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Members of the capitalist class place strong emphasis on family tradition. They stress the family’s history, even a sense of purpose or destiny in life.
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Family Life: Divorce
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The more difficult life of the lower social classes, especially the many tensions that come from insecure jobs and inadequate incomes, leads to higher marital friction and a greater likelihood of divorce.
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Family Life: Child Rearing
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Lower-class parents focus more on getting their children to follow rules and obey authority, while middle-class parents focus more on developing their children’s creative and leadership skills.
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Education
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Education increases as one goes up the social class ladder. It is not just the amount of education that changes but also the type of education. Children of the capitalist class bypass public schools.
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Religion
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The classes tend to cluster in different denominations. Episcopalians, for example, are more likely to attract the middle and upper classes, while Baptists draw heavily from the lower classes. Patterns of worship also follow class lines: The lower classes are attracted to more expressive worship services and louder music, while the middle and upper classes prefer more \”subdued\” worship.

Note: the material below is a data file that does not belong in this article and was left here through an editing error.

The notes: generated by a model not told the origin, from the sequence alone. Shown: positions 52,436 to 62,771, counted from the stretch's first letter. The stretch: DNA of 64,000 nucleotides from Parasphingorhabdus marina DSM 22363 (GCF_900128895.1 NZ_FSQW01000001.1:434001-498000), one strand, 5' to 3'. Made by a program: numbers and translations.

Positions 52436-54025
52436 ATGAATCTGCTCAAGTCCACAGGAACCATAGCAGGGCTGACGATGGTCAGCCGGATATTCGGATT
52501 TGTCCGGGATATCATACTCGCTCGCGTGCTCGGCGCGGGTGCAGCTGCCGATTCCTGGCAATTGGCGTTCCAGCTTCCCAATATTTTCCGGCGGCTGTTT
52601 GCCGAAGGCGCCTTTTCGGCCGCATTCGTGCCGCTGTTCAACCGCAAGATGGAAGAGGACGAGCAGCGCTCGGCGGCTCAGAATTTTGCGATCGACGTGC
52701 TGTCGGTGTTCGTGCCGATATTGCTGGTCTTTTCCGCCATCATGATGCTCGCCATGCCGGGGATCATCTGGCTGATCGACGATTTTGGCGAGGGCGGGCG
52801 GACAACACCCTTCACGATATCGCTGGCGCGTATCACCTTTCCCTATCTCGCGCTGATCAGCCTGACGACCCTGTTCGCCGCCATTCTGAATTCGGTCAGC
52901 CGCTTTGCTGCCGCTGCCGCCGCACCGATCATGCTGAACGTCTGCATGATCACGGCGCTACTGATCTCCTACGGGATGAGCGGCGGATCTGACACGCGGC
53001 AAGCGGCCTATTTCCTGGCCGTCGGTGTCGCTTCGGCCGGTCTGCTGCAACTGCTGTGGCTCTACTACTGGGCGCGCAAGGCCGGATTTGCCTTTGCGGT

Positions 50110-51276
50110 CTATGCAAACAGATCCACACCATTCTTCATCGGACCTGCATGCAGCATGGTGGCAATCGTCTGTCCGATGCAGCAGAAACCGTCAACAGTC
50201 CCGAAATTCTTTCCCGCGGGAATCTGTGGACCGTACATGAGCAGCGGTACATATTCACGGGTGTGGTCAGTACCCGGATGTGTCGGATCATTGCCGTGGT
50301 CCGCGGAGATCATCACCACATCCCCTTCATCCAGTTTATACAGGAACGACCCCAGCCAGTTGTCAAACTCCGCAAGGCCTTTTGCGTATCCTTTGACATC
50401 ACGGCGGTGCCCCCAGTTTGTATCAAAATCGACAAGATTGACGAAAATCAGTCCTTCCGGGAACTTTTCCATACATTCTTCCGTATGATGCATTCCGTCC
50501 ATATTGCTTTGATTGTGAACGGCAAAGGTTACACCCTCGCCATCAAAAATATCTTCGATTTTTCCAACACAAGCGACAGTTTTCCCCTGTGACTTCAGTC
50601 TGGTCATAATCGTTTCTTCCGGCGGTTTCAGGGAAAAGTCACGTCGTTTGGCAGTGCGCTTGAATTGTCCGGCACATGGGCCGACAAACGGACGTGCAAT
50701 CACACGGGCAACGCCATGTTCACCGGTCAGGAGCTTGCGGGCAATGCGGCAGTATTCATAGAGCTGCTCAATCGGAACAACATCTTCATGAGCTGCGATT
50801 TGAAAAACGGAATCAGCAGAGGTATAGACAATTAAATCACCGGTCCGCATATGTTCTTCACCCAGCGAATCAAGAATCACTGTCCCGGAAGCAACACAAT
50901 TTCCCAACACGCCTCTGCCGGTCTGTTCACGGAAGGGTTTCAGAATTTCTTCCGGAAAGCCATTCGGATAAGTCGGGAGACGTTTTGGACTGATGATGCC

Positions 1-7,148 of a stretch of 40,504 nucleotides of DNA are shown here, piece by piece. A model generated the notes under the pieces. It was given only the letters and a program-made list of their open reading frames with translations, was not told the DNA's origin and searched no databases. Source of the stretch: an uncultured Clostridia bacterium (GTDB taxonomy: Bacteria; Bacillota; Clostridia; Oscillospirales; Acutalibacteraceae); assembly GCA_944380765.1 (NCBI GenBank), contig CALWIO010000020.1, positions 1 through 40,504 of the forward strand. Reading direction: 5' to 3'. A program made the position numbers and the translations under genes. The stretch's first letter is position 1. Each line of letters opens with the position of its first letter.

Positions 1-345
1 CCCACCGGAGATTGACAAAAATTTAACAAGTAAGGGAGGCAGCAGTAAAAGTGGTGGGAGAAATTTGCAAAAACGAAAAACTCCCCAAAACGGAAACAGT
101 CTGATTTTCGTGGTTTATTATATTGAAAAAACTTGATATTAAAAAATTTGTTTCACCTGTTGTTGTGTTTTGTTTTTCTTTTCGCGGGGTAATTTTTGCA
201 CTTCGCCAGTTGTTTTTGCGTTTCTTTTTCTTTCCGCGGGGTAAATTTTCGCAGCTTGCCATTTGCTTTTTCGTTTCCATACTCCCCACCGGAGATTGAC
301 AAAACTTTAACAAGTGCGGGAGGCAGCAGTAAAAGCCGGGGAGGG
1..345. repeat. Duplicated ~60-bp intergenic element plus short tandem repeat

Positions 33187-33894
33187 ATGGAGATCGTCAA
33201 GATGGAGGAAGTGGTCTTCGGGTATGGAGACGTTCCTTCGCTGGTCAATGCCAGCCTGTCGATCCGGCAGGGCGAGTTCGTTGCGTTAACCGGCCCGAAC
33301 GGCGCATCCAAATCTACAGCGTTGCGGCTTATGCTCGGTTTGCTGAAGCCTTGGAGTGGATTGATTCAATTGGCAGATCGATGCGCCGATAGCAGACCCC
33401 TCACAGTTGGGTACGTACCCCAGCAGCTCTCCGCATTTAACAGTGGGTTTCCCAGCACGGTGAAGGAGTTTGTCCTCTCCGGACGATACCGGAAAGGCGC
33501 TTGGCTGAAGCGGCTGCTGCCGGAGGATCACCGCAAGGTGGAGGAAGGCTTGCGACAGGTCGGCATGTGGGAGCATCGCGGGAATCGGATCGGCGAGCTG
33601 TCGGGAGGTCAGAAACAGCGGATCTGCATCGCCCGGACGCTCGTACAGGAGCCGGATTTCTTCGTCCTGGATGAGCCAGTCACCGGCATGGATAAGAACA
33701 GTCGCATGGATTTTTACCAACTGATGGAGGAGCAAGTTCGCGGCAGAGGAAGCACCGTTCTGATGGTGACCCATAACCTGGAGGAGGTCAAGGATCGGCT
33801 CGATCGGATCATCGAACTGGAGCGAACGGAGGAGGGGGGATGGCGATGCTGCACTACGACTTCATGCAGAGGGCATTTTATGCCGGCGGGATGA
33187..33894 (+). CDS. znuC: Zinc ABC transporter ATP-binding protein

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Politics
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The higher that people are on the social class ladder, the more likely they are to vote for Republicans. In contrast, most members of the working class believe that the government should intervene in the economy to provide jobs and to make citizens financially secure.
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Crime and Criminal Justice
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The white-collar crimes of the more privileged classes are more likely to be dealt with outside of the criminal justice system, while the police and courts deal with the street crimes of the lower classes.
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Underclass
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A group of people for whom poverty persists year after year and across generations.
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Intergenerational Mobility
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the change that family members make in social class from one generation to the next.
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Upward Social Mobility
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Movement up the social class ladder.
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Downward Social Mobility
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Movement down the social class ladder
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Structural Mobility
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Movement up or down the social class ladder that is due more to changes in the structure of society than to the actions of individuals.
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Exchange Mobility
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A large number of people moving up the social class ladder, while a large number move down; it is as though they have exchanged places, and the social class system shows little change.
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Women in Studies of Social Mobility